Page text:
We’ve just touched upon the idea of using an AVR in tandem with a 3-channel amp to maximize your performance-per-dollar, but this is, of course, just one of several options. Some high-end receivers, such as the Denon AVR-A1H, Marantz Cinema 30, and Anthem MRX 1140, might have more than enough power to handle your whole system. On the other hand, if your speakers are especially demanding, or if you want the very best performance possible, you’ll want to go the separates route, combining an AV processor with separate power amplifiers. There are benefits to both approaches. The main advantage of an AV receiver is price. By combining everything into one component, you aren’t paying for multiple chassis, multiple power supplies, and the considerable amount of cabling necessary to connect an AV processor to outboard amps. But buying separate components does have some benefits beyond superior performance. AV processors and AV receivers contain loads of internal technology that changes every few years. Things like HDMI features, audio format support, room correction options, and even the user interface can make an older component feel out-of-date after a relatively short period of time. Meanwhile, power amplifiers (and quality loudspeakers) can last for decades. If you have separates, you can keep your whole theater cutting-edge just by upgrading your processor. If you use a receiver, you’re paying for new amplification every time you want or need a technological upgrade. Keep an eye out for components that support both hardware and software upgrades — these tend to cost more up front, but can save you money in the long run, if you always want to have the latest and greatest at your fingertips.

7. Purchasing Strategies

Theo touches on several important purchasing strategies to consider. The most important of these is to make sure, when buying new gear, that you’re buying from an authorized retailer, or directly from the manufacturer. Do not be tempted by the discounts offered by disreputable, unauthorized online resellers. So-called “grey market” resellers might be offloading B-stock, damaged gear, used gear, or knockoff products. Furthermore, most manufacturers will NOT honor a warranty if the product in question was purchased from an unauthorized dealer. If the price seems to good to be true, it probably is. (Many years ago, I ordered an AVR from a random seller on eBay, before the online auction site had protections in place for buyers. The price was so good, and I didn’t know better. I never received the receiver, and it took me months to get my money back.) If you see a great price advertised, always check the manufacturer’s website (or shoot them an email) to make sure that the seller is an authorized dealer.

Note: Audioholics has two channel partners we work closely with and trust you can choose from including Audio Advice and Dreamedia.

8. Smart Ways to Save

Denon Refurb

If you are looking for a deal, there are some smarter ways to go about saving some dough without taking ill-advised risks. Many reputable manufacturers, like Denon and Parasound, sell refurbished products either directly on their websites or through authorized dealers. These products have been certified at the factory to work like new, and they come with a warranty from the manufacturer (sometimes it’s a full warranty, sometimes it’s for a shorter period than a warranty on a new item). Another option is to buy demo gear from a local authorized dealer. Demo items might be floor samples used in the store, items returned by other customers, or even brand-new items used in a photo shoot. Sometimes they’re flawless, but sometimes they have small cosmetic dings and scratches. Either way, any authorized dealer will be transparent about what you’re getting, and these items should also come with a manufacturer’s warranty. Just make sure to buy these items from a dealer you trust. Finally, you might be able to save money by shopping during sales like Black Friday or Prime Day. These sales tend to focus on consumer-level gear, so high-end companies might not offer any discounts at all. But it doesn’t hurt to check. We’ve seen great deals from companies like SVS, Sony, JBL, Revel, and more. Finally, you might just get a great deal by buying used gear. I’ve seen really cool gear advertised at US Audio Mart (www.usaudiomart.com). If you buy directly from an individual, there is a certain level of risk, though this can be mitigated by shopping through a site like eBay or AudiogoN, where sellers have reviews and there are protections in place for the buyer. I highly recommend an online store called The Music Room (https://tmraudio.com), which does a great job testing gear and ensuring quality.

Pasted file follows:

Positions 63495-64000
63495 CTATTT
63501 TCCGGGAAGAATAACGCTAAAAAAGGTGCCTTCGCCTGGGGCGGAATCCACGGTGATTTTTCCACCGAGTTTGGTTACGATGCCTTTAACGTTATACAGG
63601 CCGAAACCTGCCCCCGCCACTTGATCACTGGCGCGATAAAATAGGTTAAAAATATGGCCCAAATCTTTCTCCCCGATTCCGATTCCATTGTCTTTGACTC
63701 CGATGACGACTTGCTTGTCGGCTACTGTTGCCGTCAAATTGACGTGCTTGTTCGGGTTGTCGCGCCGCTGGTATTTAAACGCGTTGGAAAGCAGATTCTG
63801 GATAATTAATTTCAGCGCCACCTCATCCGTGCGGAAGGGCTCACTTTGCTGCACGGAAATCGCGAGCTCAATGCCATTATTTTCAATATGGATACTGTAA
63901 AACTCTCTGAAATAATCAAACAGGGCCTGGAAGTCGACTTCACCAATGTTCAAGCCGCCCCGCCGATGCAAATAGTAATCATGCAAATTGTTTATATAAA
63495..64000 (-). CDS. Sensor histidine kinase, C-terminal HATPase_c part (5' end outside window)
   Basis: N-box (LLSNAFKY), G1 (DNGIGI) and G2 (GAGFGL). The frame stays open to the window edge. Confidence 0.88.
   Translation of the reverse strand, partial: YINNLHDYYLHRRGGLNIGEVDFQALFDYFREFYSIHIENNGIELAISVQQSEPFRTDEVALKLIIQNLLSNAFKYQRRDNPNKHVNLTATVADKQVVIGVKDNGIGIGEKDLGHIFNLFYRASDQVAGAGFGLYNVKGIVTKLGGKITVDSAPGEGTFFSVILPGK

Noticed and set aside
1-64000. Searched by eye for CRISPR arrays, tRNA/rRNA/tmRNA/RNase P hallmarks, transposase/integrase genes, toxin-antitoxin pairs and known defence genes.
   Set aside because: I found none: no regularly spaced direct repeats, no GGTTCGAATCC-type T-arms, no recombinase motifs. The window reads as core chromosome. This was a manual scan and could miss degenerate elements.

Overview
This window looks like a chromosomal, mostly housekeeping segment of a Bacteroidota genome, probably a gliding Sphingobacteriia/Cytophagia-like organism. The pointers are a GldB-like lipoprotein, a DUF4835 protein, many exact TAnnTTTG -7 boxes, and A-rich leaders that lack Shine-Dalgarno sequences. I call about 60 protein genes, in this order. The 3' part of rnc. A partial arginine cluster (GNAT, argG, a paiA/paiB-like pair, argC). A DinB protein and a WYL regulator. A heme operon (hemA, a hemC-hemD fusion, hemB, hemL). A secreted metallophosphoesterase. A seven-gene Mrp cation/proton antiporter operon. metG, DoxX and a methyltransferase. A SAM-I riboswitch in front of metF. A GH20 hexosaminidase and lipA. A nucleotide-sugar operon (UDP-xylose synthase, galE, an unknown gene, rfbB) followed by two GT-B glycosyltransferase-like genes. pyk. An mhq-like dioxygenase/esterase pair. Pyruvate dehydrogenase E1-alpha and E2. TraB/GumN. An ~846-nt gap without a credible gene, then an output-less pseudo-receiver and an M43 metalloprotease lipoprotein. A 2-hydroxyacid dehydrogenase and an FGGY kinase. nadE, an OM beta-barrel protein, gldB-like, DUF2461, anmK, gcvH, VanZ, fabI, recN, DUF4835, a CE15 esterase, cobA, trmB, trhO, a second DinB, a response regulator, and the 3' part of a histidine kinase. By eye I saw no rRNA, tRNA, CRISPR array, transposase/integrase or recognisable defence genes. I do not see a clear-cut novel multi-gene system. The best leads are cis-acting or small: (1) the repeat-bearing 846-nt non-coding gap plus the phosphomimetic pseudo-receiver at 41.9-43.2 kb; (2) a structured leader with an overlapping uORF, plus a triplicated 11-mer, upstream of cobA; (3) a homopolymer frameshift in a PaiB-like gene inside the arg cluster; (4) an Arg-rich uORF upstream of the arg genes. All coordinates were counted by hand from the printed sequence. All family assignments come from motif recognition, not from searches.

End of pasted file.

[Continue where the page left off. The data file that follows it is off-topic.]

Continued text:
Trade-in or Trade-up Programs

Some dealers and manufacturers offer trade-in programs, which essentially buy your old gear from you in exchange for a significant discount on the purchase of new gear. Some dealers offer trade-up programs, which are slightly different. Basically, you can buy a new piece of gear from the dealer, and then if you decide to upgrade within a certain period of time (often 1 year), you return the item to the dealer. The dealer then applies the full purchase price of the original item toward the new more-expensive item. It’s a great way to enjoy a piece of gear now, while you save up the extra cash needed for something even better. Unlike selling gear on the used market, these trade-up programs don’t force you to take a loss in order to upgrade. And if there’s one thing that audiophiles love, it’s upgrading to something bigger, better, and newer. These programs also foster good relationships between local dealers and customers.

Final Thoughts

The process of putting together a system can be complicated, and there’s no guarantee that you’ll enjoy years of listening pleasure without a few missteps. Whatever you do, try to have fun and remember that this is not life-or-death — it’s a hobby, and one that we’re lucky to participate in at any level. Personally, I’ve never had the necessary coin to build my dream home theater, and while I’d love to have the kind of megabuck stereo system that I see at audio shows, that’s not in the cards right now. Even with modest gear, it is possible to get true satisfaction from the music and movies we love. If, however, you are in a position to go all out and build the system of your dreams, I’d recommend consulting a professional, like our fearless leader Gene DellaSala or our friendly neighborhood acoustics expert, Matthew Poes. If you live near a world-class dealer like Audio Advice or wish to pursue online options like Dreamedia, that’s a great place to start as well. What would your dream system look like? Do you have any tips or horror stories to share from your own audio journey? Share your thoughts in the related forum thread below.


About the author:
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Jacob is a music-lover and audiophile who enjoys convincing his friends to buy audio gear that they can't afford. He's also a freelance writer and editor based in Los Angeles.